15 August 2022, The Tablet

The oldest of all Marian feasts – the bodily assumption of Our Lady into heaven


The oldest of all Marian feasts – the bodily assumption of Our Lady into heaven

Painting of the Coronation of Mother Mary by the Holy Trinity at the Sanctuary of Fatima in Portugal.
Joris Van Ostaeyen / Alamy

Though defined as a dogma only as recently as 1950, the bodily assumption of Our Lady into heaven at the end of her life on earth is the oldest of all Marian feasts.

Christians have been convinced of Mary’s unique holiness from earliest times and it was that conviction that gave rise to the belief that, as her life in this world was uniquely holy, so both her coming into the world and her going from it, were also uniquely blessed.

Her life is framed, as it were, by her Immaculate Conception and her Assumption. Both the antiquity and ubiquity of this belief (known in the East as the Dormition) are well-attested. When at the Council of Chalcedon in 451, the Emperor Marcian (396-457) asked the Bishop of Jerusalem about Mary’s tomb, he told him that when it had been opened, it was found to be empty. It’s also significant that, though there were many bones of saints in circulation as relics in the Middle Ages, no one has ever claimed to have any part of Mary’s body: her veil, perhaps, but never her bones.

We also now know that the earliest extant sermons about Mary, dating from the 6th century, take her Assumption for granted. Interestingly, these sermons have only relatively recently come to light: they were unknown at the time of the definition.

At the definition in 1950, Pope Pius XII infallibly proclaimed in the apostolic constitution, Munificentissimus Deus, that the long-held belief in the Assumption of the Blessed Virgin Mary was a dogma of the Catholic faith. By the authority of Our Lord Jesus Christ, of the blessed Apostles, Peter and Paul, and by our own, we proclaim and define it to be a dogma revealed by God, that the immaculate Mother of God, Mary ever Virgin, when the course of her earthly life was finished, was taken up body and soul into the glory of heaven.

In other words, at the end of her life on earth, Mary entered immediately, body and soul, into that perfected relationship with God we call ‘heaven’. Why? The decree says: It seems impossible that she who conceived Christ, bore him, fed him with her milk, held him in her arms and pressed him to her bosom, should after this earthly life be separated from him in either body or soul. The heart of the dogma of the Assumption, then, is the affirmation that Mary shared – and shares – immediately in the fullness of the resurrection which God has promised to us all. The glory she enjoys is the glory which, through the resurrection of her Son, is our destiny too.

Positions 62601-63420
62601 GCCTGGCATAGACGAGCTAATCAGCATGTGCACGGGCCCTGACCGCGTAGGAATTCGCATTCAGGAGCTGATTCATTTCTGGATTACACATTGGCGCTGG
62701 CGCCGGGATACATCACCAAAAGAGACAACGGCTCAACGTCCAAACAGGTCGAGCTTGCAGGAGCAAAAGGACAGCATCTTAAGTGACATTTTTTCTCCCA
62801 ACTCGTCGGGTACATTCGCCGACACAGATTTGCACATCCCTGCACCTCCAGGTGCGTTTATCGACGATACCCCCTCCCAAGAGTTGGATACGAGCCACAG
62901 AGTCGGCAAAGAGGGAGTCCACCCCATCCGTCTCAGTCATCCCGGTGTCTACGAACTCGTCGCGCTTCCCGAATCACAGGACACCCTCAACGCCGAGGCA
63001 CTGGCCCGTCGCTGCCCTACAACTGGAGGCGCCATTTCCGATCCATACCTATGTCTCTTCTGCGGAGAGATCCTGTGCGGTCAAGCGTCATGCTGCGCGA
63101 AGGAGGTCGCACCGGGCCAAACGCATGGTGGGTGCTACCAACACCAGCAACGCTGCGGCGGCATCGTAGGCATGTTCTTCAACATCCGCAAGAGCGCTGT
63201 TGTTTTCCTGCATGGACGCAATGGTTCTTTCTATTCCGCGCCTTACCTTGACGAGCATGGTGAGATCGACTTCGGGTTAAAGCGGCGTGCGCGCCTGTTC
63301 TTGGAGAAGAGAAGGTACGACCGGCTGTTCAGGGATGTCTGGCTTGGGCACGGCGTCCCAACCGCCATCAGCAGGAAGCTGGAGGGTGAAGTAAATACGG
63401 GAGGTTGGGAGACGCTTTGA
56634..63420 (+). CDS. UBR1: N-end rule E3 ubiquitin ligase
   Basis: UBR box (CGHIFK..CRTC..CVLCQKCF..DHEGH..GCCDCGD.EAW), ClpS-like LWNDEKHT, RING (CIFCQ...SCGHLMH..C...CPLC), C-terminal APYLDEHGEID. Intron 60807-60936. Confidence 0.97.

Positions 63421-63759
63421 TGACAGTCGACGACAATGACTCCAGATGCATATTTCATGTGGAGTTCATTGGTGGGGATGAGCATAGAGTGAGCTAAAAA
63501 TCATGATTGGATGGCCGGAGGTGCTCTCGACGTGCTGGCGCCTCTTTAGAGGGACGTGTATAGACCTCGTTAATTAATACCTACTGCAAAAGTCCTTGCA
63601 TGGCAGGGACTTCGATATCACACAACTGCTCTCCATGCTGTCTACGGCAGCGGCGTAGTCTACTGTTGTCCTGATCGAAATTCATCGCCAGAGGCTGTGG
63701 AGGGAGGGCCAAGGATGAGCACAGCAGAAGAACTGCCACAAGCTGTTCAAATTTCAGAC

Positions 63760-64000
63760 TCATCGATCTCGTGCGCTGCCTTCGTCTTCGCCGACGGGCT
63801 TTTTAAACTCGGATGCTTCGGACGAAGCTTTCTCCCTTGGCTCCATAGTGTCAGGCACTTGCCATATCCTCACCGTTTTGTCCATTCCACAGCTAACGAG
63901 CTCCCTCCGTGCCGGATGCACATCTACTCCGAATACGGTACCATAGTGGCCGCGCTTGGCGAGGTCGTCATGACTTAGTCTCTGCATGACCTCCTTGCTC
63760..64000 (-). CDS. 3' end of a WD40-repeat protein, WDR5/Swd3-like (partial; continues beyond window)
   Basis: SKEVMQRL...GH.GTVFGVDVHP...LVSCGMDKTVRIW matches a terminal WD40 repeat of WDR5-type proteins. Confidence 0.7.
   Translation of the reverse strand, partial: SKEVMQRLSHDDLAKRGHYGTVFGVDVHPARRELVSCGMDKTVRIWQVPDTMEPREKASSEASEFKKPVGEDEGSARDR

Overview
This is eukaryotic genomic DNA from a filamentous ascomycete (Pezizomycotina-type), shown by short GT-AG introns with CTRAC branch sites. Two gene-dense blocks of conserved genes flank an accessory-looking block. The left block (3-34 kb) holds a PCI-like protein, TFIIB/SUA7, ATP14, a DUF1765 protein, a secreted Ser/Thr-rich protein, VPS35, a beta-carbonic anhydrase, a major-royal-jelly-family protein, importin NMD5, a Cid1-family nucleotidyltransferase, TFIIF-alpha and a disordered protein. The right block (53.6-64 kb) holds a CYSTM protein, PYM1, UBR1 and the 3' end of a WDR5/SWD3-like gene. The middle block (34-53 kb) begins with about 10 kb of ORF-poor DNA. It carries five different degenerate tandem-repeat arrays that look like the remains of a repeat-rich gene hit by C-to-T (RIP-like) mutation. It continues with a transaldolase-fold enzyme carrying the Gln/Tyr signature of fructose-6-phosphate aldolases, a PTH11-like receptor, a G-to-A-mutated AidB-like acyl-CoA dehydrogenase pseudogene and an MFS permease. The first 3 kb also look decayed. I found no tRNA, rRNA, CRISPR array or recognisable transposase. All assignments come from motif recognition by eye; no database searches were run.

Mary, in other words, is both what we are, and what, by God’s grace, we will become. In her entire being, she enjoys complete communion and oneness with God, in and through Christ, her Son.

She followed the Spirit’s prompting, even though it was far from clear, to her at least, where she was being led. She bore in her womb the Word made flesh, made flesh from her own flesh. And her journey, now completed, is our journey too. The last stage of our journey will be accomplished, of course, at our death, the moment when we must accept who we are and what, through our free choices, we have become: a moment of powerlessness, to be sure, but the moment when, in a final, fulfilling act of faith, we place ourselves entirely into God’s hands.

Mary’s Assumption reassures us that, far from being an end, death is a completion, leading to faith’s fulfilment in God’s presence. Mary died as she lived, in complete and trusting faith; and we are called to do the same.

The historical context of the proclamation of the Assumption is also significant. It came shortly after the depredations of the Second World War and coincided with the coming down of the ‘Iron Curtain’ and the Communist hegemony of Eastern Europe. The Pope refers in the decree to the destruction of life, the desecration of the human body and the threat posed to our God-given identity made, as we are, in his own image and likeness.

In solemnly recognising Mary’s unique destiny, the Church was reaffirming the inviolable dignity of every human being – the poor, the hungry, the unborn, the old, the sick, the migrant, the asylum seeker, the oppressed and the persecuted. The decree says explicitly that Mary’s bodily assumption emphasises “the exalted destiny of both our body and our soul”.

The doctrine of Mary’s assumption is thus an implicit criticism of the denigration of the body, through an overly spiritualistic understanding of the human person, the denigration of the human spirit, through hedonism and materialism, and the denigration of life’s sacredness, through violence of any kind.

Everything we believe about Our Lady arises from her unique relationship with her Son and every doctrine concerning her directs our attention to him. How significant it therefore is that she herself deflects attention away from herself when, in her last recorded utterance in the gospels, at the marriage feast of Cana, she tells the servants: “Do whatever he tells you.” (John 2 5 ) Her words are addressed also to us.

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